A state judge refused Monday to immediately stop enforcement of Georgia's restrictive abortion law, which took effect last month and bans most abortions once fetal cardiac activity is present.

Fulton County Superior Court Judge Robert McBurney ruled he did not have the authority to issue a preliminary injunction and block the law at this stage of the lawsuit.

He stressed that his decision did not touch on the merits of the case, which will continue.

"The question of whether it is constitutional for the State to force a woman to carry to term a six-week-old embryo against her wishes, even in the face of serious medical risk, remains to be answered," he wrote.

The law bans most abortions once a "detectable human heartbeat" is present. Cardiac activity can be detected by ultrasound in cells within an embryo that will eventually become the heart as early as six weeks into a pregnancy. That means most abortions in Georgia are effectively banned at a point before many women know they are pregnant.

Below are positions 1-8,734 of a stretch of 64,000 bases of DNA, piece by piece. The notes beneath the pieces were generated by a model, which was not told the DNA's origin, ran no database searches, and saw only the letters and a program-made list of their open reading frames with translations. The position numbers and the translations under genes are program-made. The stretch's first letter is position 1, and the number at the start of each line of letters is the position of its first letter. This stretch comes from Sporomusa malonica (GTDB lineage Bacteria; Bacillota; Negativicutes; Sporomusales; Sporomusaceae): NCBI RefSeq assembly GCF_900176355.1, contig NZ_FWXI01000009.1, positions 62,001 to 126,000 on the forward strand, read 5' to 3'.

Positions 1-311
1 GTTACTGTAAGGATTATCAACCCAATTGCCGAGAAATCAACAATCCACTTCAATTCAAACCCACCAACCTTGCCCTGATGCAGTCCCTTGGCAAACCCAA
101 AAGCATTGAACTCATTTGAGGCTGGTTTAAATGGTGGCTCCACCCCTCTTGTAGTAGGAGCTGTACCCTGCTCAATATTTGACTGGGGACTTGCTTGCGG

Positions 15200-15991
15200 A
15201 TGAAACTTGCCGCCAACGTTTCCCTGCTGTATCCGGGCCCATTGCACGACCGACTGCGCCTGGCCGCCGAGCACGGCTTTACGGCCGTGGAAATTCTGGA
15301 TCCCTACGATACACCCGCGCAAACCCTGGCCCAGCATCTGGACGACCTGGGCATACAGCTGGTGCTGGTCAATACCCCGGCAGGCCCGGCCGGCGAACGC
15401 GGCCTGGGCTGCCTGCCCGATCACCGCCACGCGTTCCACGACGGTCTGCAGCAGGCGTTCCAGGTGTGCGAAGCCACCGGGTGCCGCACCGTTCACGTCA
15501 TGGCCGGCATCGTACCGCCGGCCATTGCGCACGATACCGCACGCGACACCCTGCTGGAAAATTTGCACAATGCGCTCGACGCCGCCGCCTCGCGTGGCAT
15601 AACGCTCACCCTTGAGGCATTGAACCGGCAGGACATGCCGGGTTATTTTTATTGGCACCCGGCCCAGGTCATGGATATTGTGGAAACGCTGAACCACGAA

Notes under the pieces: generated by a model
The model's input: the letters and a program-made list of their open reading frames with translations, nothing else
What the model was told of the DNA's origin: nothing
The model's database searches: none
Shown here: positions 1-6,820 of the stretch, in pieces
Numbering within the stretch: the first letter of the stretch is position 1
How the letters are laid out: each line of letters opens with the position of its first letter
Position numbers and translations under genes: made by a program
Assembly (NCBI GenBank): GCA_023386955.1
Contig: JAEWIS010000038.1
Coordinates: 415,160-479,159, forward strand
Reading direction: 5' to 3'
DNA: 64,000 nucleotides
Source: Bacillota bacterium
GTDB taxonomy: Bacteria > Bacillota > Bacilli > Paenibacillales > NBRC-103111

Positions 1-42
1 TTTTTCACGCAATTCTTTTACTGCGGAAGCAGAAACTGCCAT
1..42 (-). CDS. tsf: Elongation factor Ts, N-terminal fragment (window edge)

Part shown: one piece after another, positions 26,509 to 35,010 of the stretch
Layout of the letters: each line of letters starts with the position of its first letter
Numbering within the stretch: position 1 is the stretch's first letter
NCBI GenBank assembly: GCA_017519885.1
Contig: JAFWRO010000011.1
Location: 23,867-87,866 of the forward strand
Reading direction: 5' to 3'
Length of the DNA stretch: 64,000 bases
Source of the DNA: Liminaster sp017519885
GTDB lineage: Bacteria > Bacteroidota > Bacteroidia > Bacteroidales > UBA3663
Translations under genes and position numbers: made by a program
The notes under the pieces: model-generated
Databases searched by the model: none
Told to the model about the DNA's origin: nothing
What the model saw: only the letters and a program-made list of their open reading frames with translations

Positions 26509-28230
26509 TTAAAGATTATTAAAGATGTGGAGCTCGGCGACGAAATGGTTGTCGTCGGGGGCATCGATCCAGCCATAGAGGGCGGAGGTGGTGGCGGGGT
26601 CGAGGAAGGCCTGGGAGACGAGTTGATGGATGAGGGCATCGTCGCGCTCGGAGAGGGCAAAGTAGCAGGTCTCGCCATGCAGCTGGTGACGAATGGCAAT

"We are deeply disappointed that the Court is allowing our state's extreme six-week abortion ban to remain in effect and is putting thousands of Georgians in danger by denying them essential health care," Monica Simpson, executive director of SisterSong Women of Color Reproductive Justice Collective, said in a statement. The group is the lead plaintiff in the case.

An email to a spokesperson for the state attorney general's office, Kara Richardson, was not immediately returned. The state had argued that the judge could not stop enforcement of the law while the challenge to its constitutionality played out.

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The lawsuit McBurney is considering was filed July 26 and argues the state's abortion law violates the "fundamental rights to liberty and privacy" under the Georgia Constitution.